Social isolation, housing affordability and economic disadvantage are major challenges faced by women over the age of 55.
In Australia, full-time working women earn 18 per cent less than men, women on average retire with 47 per cent less superannuation than men, and 40 per cent of older retired women live in poverty—resulting in a significant risk of homelessness in this demographic.
An Australian-first solution
Motivated by these dire circumstances, the IRT Group decided to develop a co-housing initiative, Jasmine Grove, to provide independent living for older single women in need of secure accommodation who want to feel connected with others, while also enjoying a sense of privacy.
The innovative, collaborative housing model is a dedicated precinct inside IRT’s new retirement village at Henry Brooks Estate at IRT Kanahooka in New South Wales, and the first of its kind in Australia.
Jasmine Grove consists of eight one-bedroom fully self-contained pet-friendly villas. The homes include assistive technology, smart devices, voice-activated appliances and lighting, emergency resident monitoring and IoT devices—providing important supports for ageing in place.
Residents also receive 50 hours of integrated IRT Home Care services during their first 12 months and can opt in for care services as they need them after this time.
The villas were built with integrated dementia design principles and there are home modification options available if required. They also benefit from sustainable solar power.
Jasmine Grove is intentionally designed to focus on line of sight on the shared pathways and community building to promote incidental social interactions, and the villas are set around a large shared space where residents can access the community building and vegetable gardens—facilitating friendships and a mutual support network.
A truly consumer-centric model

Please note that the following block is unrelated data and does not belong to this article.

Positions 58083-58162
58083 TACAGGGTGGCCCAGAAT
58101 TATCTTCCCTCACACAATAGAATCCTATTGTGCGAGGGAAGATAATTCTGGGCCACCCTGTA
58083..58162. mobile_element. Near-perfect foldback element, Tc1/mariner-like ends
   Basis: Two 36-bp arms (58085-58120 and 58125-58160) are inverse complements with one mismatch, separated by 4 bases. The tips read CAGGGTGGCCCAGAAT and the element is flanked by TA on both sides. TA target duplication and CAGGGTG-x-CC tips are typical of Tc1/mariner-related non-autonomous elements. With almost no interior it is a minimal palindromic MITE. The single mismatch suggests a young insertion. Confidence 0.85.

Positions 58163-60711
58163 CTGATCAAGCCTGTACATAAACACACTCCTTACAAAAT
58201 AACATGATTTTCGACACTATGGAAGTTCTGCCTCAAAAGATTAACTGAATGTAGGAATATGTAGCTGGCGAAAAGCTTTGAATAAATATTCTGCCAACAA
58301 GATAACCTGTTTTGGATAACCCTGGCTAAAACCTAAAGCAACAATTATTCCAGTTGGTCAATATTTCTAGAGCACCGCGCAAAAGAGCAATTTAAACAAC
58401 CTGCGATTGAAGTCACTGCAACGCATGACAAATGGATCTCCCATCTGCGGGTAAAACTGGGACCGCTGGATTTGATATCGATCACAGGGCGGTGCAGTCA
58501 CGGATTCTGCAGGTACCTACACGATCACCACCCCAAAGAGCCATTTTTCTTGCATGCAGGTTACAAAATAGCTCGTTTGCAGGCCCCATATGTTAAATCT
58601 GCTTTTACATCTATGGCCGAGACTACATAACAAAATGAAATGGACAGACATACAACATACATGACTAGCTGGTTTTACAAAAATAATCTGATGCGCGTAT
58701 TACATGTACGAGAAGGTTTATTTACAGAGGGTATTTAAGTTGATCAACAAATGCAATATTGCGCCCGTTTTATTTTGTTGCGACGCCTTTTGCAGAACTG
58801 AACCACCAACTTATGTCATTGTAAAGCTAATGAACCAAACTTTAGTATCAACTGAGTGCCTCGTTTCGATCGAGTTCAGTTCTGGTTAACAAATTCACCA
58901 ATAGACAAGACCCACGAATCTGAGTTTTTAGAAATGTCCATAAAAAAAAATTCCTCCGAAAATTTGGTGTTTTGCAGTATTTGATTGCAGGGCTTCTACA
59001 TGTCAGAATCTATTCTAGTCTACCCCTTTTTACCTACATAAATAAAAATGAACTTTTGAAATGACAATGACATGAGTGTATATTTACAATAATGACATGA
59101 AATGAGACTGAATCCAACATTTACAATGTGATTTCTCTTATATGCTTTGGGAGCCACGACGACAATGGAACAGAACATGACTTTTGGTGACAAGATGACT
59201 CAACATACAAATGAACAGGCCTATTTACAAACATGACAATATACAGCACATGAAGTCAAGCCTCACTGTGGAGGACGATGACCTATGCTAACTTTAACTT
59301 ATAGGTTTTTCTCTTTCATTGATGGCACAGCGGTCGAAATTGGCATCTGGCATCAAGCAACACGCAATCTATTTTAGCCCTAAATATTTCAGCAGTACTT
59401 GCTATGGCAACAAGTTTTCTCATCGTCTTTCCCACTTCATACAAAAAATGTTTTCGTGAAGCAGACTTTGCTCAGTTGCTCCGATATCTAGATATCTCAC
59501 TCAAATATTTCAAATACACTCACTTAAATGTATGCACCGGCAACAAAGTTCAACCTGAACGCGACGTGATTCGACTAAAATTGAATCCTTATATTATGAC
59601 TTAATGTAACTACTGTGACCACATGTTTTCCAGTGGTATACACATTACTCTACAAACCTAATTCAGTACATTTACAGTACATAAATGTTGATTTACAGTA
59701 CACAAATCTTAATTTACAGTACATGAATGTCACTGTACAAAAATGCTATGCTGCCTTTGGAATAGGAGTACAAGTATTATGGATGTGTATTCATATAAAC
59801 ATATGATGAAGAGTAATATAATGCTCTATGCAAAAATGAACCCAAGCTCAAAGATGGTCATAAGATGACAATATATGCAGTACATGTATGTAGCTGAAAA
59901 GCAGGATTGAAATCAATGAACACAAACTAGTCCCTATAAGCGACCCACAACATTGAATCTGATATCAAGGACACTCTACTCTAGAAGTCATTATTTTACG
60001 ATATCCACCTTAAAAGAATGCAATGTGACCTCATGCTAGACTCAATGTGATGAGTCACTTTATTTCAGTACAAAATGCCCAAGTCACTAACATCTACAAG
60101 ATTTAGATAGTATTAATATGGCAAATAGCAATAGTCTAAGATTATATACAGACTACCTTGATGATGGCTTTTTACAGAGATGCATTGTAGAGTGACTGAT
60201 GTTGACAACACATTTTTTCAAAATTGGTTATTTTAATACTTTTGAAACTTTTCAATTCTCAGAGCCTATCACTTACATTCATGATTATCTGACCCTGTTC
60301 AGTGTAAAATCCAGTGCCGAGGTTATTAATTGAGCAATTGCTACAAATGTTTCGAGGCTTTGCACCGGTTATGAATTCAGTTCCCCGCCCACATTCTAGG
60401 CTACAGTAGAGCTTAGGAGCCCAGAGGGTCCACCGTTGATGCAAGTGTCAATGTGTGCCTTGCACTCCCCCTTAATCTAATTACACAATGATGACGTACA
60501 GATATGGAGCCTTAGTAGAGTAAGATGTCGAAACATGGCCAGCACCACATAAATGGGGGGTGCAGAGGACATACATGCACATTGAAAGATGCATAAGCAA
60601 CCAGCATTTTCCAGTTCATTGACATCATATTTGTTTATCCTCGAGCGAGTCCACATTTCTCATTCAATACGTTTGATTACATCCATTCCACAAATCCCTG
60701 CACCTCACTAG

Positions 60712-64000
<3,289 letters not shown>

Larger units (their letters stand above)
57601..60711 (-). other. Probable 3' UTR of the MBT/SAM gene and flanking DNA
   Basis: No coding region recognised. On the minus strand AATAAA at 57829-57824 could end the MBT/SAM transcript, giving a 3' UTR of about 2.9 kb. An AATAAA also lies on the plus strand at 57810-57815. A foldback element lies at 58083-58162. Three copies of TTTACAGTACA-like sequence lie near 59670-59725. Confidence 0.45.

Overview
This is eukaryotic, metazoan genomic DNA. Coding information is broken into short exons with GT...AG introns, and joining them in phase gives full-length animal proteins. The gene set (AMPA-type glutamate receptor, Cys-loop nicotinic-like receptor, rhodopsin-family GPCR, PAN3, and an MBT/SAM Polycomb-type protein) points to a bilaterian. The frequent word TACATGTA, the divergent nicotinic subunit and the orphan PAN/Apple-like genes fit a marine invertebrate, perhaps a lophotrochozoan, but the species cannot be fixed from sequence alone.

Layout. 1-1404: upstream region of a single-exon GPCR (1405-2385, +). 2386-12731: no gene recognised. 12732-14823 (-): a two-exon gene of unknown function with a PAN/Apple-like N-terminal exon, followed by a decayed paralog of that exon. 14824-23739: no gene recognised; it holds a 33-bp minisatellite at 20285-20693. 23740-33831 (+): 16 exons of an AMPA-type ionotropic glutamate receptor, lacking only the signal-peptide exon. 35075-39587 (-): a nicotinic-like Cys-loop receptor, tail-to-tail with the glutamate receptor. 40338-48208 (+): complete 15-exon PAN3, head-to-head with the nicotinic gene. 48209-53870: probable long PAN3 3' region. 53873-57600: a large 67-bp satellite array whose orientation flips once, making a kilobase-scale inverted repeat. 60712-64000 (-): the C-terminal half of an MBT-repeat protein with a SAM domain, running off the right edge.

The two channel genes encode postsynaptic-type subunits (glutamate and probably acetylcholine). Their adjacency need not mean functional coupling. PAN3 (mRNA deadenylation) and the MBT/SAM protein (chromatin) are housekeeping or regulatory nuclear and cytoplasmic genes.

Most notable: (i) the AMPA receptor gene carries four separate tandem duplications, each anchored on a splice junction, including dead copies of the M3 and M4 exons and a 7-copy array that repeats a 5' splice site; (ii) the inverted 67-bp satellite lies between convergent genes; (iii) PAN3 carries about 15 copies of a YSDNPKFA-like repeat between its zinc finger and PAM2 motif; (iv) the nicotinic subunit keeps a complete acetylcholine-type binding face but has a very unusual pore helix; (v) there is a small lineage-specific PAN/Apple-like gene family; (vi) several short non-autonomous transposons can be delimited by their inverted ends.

Jasmine Grove is a truly consumer-centric project, and was developed in consultation with consumers from initial concept to launch.
IRT was very intentional in their research and planning, involving women in their target demographic at every step—with their project lead accumulating more than 50 hours of direct listening and co-designing.
Even after the build of Jasmine Grove was complete, the women moving in were involved in many aspects of establishing the community—from developing a community charter, to selecting furniture for the community room, and establishing activities.
Exploring the potential for collaborative housing in retirement living began for IRT in 2017, through a series of workshops with older people. The research consistently found overwhelming support for a co-housing model, particularly from older single women.
Designed for independent residents and those with mobility limitations and health challenges, Jasmine Grove has lifted the lid on the incredible demand for accommodation within the over 55 female population in Australia. With just eight villas available and more than 230 expressions of interest received, there continues to be unmet need for purpose-built accommodation.
Co-housing in the future
Jasmine Grove represents a new model of retirement living, enabling single older women to feel confident and secure in their long-term housing choice, in a community setting.
It re-interprets seniors living and offers a solution that does not just provide a home for women at risk of homelessness, it empowers them and restores their dignity.
At its core was co-design and it heralds a new era of consumer choice.
A winning initiative
The IRT Group was recognised for Jasmine Grove as the winner of the Improving Consumer Choice award in the 2021 innovAGEING National Awards.